Four key questions for Buckeyes entering NCAA Tournament

Spencer Holbrook6 months
COLLEGE BASKETBALL: JAN 16 Ohio State at Illinois
Ohio State coach Chris Holtmann will lead the Buckeyes into the NCAA Tournament. (Michael Allio/Icon Sportswire via Getty Images)

COLUMBUS — Ohio State played a tough regular-season schedule.

The Big Ten was the best conference in college basketball this year. And 12 of the top 14 teams in strength of schedule are from the best league in the country. The Big Ten has two No. 1 seeds in the NCAA Tournament, two No. 2 seeds and nine teams overall in the Big Dance.

But that brutal schedule allowed for wins over some of the nation’s best teams — and it gave the Buckeyes a challenge every night in conference play. It also prepared them for what they will see in the NCAA Tournament.

But it doesn’t promise the Buckeyes anything. They have to earn wins in March.

“I hope it really prepares us,” Ohio State coach Chris Holtmann said. “I think the one thing you can’t have is this false sense of: ‘Well, we played in a great league, so that guarantees us something.’ Because it doesn’t guarantee us anything. We’ve got to earn whatever it is we get. And just because we played in, I think, a league that is as good as its been in a number of years, it doesn’t guarantee any Big Ten team to perform well in the NCAA Tournament. It’s styles, it’s matchups, it’s how you play and how you perform.

“Having said that, I do embrace the idea of going through a tough schedule and a tough league. It’s a good thing. I think it’s helped us in the past. But we have to be careful as coaches and players that we don’t think it guarantees us anything. It certainly won’t.”

Second-seeded Ohio State knows it has to earn every win in this 68-team tournament, and that starts Friday afternoon against the Summit League champ, No. 15 seed Oral Roberts — a team that features the nation’s leader in points per game. Even in a matchup against a No. 15 seed, the Buckeyes will have to take down a conference champ with an elite scorer. And it doesn’t get any easier from there.

But the Big Ten schedule prepared them for this stretch. Before they begin their run in the tournament, Lettermen Row is breaking down four key questions for the Buckeyes as they gears up for what could be a special few weeks.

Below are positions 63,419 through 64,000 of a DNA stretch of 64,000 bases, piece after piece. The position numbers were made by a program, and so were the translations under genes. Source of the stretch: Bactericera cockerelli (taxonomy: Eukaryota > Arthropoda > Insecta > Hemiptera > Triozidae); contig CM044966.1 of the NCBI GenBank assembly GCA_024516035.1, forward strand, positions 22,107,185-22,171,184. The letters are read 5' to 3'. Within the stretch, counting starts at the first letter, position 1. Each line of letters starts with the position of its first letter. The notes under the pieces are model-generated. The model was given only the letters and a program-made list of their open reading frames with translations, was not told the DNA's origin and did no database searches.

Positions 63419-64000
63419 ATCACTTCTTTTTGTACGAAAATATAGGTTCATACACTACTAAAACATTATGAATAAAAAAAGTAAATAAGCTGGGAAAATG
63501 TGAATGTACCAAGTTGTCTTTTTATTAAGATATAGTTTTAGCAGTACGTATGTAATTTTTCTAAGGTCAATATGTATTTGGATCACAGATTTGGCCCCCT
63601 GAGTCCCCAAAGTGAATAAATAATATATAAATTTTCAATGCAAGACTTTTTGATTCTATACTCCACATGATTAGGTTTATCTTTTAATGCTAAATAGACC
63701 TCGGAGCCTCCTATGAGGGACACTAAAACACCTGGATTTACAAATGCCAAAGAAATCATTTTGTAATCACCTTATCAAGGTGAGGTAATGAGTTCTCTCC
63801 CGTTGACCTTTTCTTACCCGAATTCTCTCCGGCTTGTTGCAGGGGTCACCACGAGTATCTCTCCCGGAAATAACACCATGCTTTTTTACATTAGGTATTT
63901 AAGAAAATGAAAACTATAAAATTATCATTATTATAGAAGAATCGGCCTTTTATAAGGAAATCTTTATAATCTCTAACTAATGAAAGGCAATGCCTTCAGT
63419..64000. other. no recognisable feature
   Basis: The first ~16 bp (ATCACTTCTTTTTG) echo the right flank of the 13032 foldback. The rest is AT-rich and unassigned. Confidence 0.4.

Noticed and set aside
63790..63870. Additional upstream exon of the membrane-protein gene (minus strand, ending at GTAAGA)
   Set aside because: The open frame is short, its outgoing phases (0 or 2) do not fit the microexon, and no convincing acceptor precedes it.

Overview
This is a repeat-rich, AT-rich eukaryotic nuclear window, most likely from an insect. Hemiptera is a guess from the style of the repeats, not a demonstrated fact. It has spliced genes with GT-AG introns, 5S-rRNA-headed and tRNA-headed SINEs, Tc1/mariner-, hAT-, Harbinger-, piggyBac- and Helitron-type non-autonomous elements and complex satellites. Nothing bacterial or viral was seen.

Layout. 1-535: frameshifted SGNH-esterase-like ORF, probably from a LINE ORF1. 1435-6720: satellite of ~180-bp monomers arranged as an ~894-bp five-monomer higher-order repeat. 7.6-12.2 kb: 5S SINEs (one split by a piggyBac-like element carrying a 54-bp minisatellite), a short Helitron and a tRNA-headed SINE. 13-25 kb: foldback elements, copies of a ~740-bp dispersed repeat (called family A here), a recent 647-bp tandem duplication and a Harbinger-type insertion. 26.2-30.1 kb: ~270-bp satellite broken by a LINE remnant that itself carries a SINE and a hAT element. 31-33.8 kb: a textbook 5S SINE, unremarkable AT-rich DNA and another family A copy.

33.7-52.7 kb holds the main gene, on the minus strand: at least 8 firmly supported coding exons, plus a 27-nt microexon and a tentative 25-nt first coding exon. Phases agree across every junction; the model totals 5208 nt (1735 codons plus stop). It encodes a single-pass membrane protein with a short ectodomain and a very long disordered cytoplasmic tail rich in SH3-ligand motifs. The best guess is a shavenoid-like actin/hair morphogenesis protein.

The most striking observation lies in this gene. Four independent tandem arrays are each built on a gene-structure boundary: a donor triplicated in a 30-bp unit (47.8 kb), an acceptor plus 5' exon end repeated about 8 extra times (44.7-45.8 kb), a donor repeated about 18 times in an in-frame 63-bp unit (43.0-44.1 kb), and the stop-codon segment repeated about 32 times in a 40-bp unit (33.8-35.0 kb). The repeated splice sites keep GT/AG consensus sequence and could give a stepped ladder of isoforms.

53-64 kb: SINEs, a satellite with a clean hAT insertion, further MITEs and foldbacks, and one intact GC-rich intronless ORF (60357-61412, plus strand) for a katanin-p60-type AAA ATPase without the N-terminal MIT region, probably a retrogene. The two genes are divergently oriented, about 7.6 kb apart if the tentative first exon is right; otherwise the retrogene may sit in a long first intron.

Kyle Young-Ohio State-Ohio State basketball-Buckeyes

Ohio State forward Kyle Young’s status is unknown. (Tommy Gilligan/USA TODAY Sports)

Will Buckeyes be physically ready for Big Dance?

The run Ohio State went on in the Big Ten Tournament certainly was impressive. The Buckeyes were able to survive and advance in three straight games to make it to the championship final.

Four games in four days.

Two of those games went to overtime, including Sunday’s thrilling Big Ten title loss to Illinois. After playing 170 minutes of basketball in just four days, tired legs were easy to spot. Ohio State will assuredly use the time between Sunday and its slated Friday afternoon tip-off time to rest up and be ready for March Madness.

Ohio State will need answers on Kyle Young’s availability after he missed the final two games of the Big Ten Tournament due to a concussion. Young’s condition for the tournament — while still unknown — will be key for the Buckeyes, who beat top-seeded Michigan and nearly upset Illinois in the conference tournament without him. But if this team wants to make a run in the Big Dance, Kyle Young needs to be healthy. And the Buckeyes, as a team, need to be fully recovered from last weekend.